If you allow that avoidance to happen, it will bog down the process of healing, so you may need to speak up and voice your needs. As you do so, it’s important to remember that the shame your partner is feeling belongs to your partner, not you. It is not your job to help your partner process betrayal-related shame. Your job is to find your way forward into healing, and that means talking about the past as well as the present and the future.
Instead, the two of you will need to commit to healing the wounds and relational injuries that the sexual betrayal and lying created. To do this, the significant pain points and raw spots created by the betrayal will have to be brought out into the light of day, examined and understood together and addressed in a way that moves the two of you toward emotional safety and reconnection.
As you and your partner do this work you will need to be able to say things like, “When I found out that you had left the hospital after I had surgery to go and be with your affair partner, it crushed me. I felt so much sadness and deeply alone. I began to feel that I did not matter to you and am not important to you in any way and that created such enormous pain inside of me. I didn’t understand how you could leave me when I was so vulnerable and needed you so much and it has made me feel that it is dangerous to need you or to depend on you.”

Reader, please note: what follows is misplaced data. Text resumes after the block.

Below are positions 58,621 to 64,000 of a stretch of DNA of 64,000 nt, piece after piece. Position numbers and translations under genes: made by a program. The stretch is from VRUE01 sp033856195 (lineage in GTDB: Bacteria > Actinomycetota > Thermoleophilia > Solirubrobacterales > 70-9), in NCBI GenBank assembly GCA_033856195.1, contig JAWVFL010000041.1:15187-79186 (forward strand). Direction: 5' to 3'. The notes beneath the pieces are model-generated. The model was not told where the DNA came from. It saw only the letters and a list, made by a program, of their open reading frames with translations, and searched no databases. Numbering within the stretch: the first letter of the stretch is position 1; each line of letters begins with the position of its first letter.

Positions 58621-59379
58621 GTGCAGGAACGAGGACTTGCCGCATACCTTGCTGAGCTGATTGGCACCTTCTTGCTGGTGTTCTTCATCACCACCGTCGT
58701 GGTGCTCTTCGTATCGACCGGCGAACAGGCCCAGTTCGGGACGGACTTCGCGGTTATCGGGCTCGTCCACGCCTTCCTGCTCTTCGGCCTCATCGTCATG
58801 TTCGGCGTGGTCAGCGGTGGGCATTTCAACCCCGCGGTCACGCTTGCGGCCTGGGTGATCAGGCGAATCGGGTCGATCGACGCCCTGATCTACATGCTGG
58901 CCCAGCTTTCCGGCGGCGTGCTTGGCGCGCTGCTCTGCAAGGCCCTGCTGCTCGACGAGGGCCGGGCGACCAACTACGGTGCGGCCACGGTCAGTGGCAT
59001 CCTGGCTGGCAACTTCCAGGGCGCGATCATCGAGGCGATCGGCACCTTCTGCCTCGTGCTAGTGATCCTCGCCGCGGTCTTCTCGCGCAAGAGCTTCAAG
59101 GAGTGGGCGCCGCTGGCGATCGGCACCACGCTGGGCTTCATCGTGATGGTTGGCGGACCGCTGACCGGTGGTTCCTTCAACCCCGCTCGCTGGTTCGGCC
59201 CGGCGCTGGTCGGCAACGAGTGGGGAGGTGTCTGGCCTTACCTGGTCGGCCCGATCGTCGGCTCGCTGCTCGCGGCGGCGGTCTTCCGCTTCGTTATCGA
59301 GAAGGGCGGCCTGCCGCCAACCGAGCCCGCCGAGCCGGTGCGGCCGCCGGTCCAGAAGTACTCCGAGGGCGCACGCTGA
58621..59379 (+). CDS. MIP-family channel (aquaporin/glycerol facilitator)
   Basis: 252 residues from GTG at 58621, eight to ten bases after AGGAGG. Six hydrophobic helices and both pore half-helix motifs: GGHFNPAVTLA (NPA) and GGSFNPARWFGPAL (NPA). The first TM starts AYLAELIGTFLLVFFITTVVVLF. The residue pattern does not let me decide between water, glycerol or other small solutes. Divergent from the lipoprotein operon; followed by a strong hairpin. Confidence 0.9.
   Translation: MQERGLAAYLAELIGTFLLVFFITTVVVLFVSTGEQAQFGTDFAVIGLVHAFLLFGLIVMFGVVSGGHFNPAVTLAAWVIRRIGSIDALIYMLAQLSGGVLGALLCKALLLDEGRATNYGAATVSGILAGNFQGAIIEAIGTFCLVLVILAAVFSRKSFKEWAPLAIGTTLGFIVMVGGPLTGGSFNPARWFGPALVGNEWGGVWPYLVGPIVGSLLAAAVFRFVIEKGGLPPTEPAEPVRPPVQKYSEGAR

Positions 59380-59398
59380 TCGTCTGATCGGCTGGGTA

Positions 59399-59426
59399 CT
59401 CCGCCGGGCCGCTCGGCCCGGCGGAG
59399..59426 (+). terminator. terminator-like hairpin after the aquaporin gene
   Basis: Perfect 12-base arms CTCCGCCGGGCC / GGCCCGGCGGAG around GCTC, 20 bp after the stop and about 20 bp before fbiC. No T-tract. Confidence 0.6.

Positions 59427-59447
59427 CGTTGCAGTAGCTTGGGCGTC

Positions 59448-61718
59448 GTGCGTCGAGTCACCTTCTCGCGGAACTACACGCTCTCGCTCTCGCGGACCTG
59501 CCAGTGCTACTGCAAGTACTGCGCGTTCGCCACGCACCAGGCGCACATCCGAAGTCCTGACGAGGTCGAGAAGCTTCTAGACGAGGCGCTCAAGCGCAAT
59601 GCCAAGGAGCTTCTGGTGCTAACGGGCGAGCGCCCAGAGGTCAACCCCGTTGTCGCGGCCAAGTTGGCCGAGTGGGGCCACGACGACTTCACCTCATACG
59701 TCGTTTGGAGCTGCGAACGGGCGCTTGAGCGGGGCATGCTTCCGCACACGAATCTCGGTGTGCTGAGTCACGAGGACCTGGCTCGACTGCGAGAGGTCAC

Your partner will need to be able to hear this from you and to hear it with a heart open to feeling his or her own feelings about the pain that you are expressing. The heart-level healing of betrayal happens when the cheating partner hears and experiences the pain caused by the betrayal with you. When you see the cheater move into sadness and pain with you, when you see the cheater feel pain about the pain they’ve caused you, the healing starts. Until that happens, there is not a true empathic emotional connection about the betrayal between the two of you and healing will be truncated or even blocked. You will struggle to move forward as an individual and as a couple.
Sadly, many couples dealing with betrayal have been in counseling together for years, but they have never gathered their courage and walked together into the heart of the pain. Therapists too can avoid this work or feel unclear about how to facilitate this type of deep healing. However,without it, couples are left with partial healing of the betrayal. Some things are better, and the relationship is improving but the deep heartbreak is still there.
My hope is that if you and your partner are in recovery together and are working on repairing your relationship that this blog post will give you a new way to think about and talk about what truly creates reparation and restoration within broken relationships and that you will brave forward together into the work of meeting one another in the in order to heal.
Special Note: If you have not yet gone through the disclosure process, I encourage you to register for the Relational Recovery Disclosure Prep for Couples online workshop. This workshop is intended to be completed as a couple to help the two of you to get oriented and aligned in your purpose around disclosure. It also gives you information about how good disclosures are done so that you can advocate for yourself in the process with your therapist.